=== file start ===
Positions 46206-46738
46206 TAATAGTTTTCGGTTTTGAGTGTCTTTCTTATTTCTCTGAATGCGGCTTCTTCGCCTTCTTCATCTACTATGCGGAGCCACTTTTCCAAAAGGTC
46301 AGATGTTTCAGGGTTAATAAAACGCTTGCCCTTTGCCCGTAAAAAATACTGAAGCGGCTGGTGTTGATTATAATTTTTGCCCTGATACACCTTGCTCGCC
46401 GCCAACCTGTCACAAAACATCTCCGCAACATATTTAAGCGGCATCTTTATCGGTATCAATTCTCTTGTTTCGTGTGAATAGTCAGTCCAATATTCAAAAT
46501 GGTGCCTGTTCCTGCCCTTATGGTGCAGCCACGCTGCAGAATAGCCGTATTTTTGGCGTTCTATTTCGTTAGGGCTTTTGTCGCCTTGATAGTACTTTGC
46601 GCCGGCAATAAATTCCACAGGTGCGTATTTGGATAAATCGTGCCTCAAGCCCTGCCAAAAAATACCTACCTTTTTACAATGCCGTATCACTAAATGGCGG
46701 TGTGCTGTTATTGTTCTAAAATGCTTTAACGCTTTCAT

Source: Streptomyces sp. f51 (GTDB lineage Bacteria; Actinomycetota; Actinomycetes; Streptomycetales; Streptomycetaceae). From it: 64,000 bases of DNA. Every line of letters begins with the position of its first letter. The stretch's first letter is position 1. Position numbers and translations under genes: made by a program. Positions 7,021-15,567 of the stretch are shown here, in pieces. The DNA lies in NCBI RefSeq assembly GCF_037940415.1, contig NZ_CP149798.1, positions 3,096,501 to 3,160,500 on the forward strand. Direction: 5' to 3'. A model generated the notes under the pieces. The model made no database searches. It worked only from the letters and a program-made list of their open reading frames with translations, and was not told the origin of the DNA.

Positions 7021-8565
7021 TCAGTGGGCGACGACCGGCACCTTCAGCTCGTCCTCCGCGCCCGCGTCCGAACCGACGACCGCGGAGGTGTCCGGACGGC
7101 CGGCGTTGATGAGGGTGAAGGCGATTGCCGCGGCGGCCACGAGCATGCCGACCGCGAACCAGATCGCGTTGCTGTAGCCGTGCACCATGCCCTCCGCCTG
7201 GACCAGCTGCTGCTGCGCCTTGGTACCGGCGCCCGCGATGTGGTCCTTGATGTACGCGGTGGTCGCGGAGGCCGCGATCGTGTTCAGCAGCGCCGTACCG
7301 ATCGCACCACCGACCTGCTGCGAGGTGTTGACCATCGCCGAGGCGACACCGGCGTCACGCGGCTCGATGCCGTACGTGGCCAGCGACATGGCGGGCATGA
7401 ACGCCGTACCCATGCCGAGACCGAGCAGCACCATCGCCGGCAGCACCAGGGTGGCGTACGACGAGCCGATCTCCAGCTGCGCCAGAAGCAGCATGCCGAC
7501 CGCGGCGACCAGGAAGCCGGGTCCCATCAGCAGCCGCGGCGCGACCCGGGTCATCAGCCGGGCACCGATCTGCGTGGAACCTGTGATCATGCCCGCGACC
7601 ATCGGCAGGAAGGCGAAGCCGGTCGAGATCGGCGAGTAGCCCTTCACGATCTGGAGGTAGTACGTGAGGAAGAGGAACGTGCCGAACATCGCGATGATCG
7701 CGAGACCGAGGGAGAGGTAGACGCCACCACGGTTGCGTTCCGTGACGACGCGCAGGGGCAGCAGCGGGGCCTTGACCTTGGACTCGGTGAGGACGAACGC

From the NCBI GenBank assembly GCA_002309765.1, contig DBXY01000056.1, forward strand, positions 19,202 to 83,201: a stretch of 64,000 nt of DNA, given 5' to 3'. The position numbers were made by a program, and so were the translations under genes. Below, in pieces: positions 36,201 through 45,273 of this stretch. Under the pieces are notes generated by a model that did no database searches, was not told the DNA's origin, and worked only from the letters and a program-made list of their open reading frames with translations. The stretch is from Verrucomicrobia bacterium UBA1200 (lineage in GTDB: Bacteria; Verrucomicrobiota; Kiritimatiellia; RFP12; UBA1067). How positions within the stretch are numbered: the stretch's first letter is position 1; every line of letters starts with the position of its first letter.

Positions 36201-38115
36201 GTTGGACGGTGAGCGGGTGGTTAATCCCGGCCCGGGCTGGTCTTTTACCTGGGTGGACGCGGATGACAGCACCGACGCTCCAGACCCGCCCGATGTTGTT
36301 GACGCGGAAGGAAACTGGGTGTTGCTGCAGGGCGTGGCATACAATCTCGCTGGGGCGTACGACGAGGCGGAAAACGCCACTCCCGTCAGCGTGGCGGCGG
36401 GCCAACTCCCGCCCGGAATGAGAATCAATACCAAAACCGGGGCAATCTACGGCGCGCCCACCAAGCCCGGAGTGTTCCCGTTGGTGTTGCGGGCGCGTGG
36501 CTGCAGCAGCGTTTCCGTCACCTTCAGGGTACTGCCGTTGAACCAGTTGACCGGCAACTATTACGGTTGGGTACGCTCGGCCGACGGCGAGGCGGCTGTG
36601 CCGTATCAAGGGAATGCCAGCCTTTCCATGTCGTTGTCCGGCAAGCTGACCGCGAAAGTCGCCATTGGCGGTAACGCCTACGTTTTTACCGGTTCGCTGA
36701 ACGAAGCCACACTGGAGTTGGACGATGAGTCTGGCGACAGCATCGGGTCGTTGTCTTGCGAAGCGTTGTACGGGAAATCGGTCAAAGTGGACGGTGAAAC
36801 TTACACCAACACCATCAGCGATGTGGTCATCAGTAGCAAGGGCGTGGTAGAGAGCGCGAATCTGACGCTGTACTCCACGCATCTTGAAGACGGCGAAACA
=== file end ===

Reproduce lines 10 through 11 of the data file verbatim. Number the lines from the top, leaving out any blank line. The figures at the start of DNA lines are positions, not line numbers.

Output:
7021 TCAGTGGGCGACGACCGGCACCTTCAGCTCGTCCTCCGCGCCCGCGTCCGAACCGACGACCGCGGAGGTGTCCGGACGGC
7101 CGGCGTTGATGAGGGTGAAGGCGATTGCCGCGGCGGCCACGAGCATGCCGACCGCGAACCAGATCGCGTTGCTGTAGCCGTGCACCATGCCCTCCGCCTG